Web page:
Our study paints a national profile of what presidents think about governance and identifies some specific differences across types of institutions or presidential time in office. Yet, this study has more utility: It structures a set of questions that boards should investigate both by themselves and in some, if not many, instances with their presidents, including:

  • Are we part of the minority of institutions where the president believes we do not have a positive impact? What evidence supports our answer?
  • To what extent are we appropriately engaged as a board? Are we over-engaged? If so, in what areas and why do we behave that way? Are we under-engaged? If so, in what ways and why? To what extent do our answers align with the expectations of the president?
  • Are we doing enough as a board in the following areas that presidents identified as important: 1) focusing on the long-term, 2) asking hard questions, 3) bringing diverse perspectives, 4) contributing specific knowledge, 5) giving financially, and 6) balancing various interest groups. How might we do more?
  • Presidents note boards are most unhelpful in the following areas: 1) new revenue streams, 2) technology and technology-enhanced instructional delivery, and 3) campus/system efficiencies and productivity. Are we doing too much here? What might we stop doing?
  • Presidents wish boards would: 1) give more financially, 2) make more external connections for the institution, 3) be composed of very accomplished people, 4) focus more on the long-term; and 5) delegate more to management. How well are we doing in these areas? Should we and can we improve in any of these? What do we as a board need to do differently?
  • Finally, presidents are most frustrated by: 1) the lack of individual engagement, 2) board members not giving financially at the levels they could or should, 3) board members’ lack of understanding about higher education, and 4) micromanaging. How might we as a board improve along these dimensions?

Presidents and boards must work together to get governance right. Such goals require effort, intentionality, and candor. This study provides a framework to strengthen the important board-president relationship in ways that can help ensure the success of higher education institutions over the short and long term.

Are New Presidents Different?

Throughout the study, presidents three years or less on the job repeatedly had different responses than those who had been in their positions longer. Newcomers were less likely to strongly agree that the board makes a positive impact and to be satisfied overall with board performance. They were less likely to report that the board is clear about how its role differs from that of management. They were less likely to say that they and the board are on the same page regarding future challenges and to have confidence in the board to effectively address those future challenges. New presidents were also less likely to strongly agree that they have an effective relationship with the chair, have necessary personal support from the board, and have board support on controversial decisions.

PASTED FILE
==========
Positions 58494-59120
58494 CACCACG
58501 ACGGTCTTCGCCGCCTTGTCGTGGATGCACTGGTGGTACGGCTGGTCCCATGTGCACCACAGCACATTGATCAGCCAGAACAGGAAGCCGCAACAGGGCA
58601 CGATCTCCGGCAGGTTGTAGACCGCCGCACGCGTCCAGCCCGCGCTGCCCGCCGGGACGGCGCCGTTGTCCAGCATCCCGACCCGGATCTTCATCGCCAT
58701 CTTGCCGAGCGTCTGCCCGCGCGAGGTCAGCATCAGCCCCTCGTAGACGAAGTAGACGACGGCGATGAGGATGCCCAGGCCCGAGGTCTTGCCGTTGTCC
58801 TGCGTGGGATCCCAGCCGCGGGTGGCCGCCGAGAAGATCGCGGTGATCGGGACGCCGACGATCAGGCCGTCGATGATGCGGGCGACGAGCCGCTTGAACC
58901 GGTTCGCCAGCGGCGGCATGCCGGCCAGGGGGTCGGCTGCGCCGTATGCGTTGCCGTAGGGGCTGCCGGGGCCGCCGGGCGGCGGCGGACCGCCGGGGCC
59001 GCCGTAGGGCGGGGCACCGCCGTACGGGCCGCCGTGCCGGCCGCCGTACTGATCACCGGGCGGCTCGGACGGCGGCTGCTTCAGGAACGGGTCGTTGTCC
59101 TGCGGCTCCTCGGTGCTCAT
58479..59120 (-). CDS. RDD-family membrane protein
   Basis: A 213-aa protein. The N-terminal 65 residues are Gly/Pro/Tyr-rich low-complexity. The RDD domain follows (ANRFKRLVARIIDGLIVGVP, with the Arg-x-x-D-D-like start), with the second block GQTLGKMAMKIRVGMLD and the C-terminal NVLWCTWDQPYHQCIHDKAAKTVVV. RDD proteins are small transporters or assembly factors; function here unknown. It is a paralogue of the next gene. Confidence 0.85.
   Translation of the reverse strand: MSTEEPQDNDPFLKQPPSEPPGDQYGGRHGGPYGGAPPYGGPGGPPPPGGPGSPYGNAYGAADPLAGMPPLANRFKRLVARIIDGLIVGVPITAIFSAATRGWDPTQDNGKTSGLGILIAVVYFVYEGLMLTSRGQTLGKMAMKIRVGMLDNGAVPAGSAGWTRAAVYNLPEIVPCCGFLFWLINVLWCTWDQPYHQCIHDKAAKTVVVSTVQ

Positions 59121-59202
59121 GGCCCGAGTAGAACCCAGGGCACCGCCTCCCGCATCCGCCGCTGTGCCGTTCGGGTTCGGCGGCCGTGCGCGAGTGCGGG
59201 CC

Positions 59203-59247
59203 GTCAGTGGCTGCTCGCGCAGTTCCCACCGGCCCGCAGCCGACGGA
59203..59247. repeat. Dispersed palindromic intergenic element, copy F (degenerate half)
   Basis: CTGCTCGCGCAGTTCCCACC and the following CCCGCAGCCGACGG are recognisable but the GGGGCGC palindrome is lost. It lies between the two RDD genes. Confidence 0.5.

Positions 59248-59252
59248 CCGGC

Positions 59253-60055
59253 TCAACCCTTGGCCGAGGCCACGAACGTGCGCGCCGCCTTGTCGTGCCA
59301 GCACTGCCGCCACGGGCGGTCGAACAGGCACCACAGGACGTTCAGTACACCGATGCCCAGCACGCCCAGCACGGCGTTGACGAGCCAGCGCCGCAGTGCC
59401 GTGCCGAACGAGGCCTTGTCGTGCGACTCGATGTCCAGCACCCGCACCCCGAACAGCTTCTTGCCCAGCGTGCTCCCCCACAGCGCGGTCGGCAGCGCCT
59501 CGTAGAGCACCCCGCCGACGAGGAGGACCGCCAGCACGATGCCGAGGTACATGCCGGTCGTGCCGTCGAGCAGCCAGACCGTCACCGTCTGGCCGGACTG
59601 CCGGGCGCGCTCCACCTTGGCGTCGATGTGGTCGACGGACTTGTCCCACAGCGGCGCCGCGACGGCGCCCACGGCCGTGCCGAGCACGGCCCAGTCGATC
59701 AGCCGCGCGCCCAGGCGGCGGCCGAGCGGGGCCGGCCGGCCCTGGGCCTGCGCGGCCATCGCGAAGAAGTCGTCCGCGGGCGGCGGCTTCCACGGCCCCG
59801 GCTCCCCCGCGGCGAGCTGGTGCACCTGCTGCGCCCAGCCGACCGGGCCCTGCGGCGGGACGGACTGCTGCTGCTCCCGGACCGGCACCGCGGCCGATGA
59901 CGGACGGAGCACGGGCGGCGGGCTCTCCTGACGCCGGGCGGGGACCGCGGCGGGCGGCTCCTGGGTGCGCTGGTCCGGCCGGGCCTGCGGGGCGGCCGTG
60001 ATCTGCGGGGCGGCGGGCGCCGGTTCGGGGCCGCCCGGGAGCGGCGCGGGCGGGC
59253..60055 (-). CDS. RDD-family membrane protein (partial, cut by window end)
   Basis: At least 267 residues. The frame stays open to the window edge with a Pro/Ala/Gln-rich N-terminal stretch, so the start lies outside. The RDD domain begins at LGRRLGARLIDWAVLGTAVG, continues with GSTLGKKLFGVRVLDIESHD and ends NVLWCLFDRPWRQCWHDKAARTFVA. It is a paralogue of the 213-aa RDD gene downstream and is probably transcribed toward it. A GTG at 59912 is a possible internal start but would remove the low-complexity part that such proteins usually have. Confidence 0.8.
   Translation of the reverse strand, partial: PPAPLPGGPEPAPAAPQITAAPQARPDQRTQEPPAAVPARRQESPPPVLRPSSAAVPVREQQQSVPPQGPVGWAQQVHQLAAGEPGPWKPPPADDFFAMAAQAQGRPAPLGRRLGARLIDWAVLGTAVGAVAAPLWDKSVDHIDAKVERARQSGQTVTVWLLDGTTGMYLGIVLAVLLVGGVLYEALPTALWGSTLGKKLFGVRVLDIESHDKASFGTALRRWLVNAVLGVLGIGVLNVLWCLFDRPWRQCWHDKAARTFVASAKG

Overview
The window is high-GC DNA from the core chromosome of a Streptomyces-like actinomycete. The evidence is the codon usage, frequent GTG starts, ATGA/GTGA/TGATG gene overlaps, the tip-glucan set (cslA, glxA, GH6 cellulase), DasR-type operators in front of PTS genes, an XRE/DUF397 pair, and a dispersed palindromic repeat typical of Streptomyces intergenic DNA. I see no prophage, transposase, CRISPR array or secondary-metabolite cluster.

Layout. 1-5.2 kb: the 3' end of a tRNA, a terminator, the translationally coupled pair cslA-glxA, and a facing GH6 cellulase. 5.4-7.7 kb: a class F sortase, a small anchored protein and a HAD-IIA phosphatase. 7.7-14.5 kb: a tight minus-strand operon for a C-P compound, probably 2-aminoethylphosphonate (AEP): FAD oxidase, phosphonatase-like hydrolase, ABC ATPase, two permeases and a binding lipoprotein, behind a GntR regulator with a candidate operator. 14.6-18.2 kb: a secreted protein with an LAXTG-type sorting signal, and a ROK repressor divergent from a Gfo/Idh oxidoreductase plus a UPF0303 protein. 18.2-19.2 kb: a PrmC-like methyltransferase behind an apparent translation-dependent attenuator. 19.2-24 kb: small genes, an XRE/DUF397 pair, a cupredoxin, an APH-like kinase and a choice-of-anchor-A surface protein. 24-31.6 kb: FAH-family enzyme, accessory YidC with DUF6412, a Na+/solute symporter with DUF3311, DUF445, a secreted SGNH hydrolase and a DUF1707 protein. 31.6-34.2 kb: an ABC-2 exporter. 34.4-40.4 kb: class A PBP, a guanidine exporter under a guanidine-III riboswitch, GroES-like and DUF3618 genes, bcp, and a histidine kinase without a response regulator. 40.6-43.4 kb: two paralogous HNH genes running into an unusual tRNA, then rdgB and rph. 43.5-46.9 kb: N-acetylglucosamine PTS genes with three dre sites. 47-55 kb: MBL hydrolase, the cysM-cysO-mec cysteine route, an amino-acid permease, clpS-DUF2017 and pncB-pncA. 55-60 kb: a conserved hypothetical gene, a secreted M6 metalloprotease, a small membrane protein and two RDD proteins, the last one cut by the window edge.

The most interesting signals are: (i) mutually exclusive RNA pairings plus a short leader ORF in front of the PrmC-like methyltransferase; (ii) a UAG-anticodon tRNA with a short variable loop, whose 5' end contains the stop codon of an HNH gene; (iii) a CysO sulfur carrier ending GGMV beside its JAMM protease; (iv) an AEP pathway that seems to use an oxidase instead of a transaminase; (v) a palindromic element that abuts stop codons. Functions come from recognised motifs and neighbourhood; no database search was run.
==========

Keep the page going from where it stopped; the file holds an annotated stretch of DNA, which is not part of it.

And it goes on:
On the one hand, all of those differences between new and long-serving presidents may be related to what new presidents know about the new board. They may think differently simply after spending more time on the job. For example, while they agree that they have board support for controversial decisions, they may not yet have faced any situations that instill strong confidence in board support. Or they still may be getting to know the chair well enough to comment on the strength of their relationship. Over time, will their answers come to mirror those presidents who have been in their positions longer?

On the other hand, the different responses between those new to their positions and their longer-serving colleagues are frequent enough across a set of questions to suggest something else may be going on. Do new presidents think differently about governance than more-experienced presidents? Do they have different expectations for what boards can and should do? Are they more anxious about the future or do they see the stakes as higher, thus questioning governance or viewing it differently?

Regardless of the causes, boards and new presidents may have additional, intentional work to do. Boards that hired new presidents in the past three years may need to be more attentive to president-board dynamics and how presidents work with the board. They may benefit by structuring conversations about some of the more meaningful findings of this national study. Deeper conversations regarding new presidents’ expectations—such as how they and the board can work better together, how they might better align their views on future challenges, and how the board might change its ways to better prepare for governing in the future—might be helpful.

At the same time, new presidents may have to think in new ways about how they approach governance and address specific concerns with the board to feel comfortable and confident with the board’s role. They also may need to become “students of governance” to develop deeper understandings and effective strategies for working well with the board. Good governance may not be second nature, but more of a learned skill and a discrete knowledge base.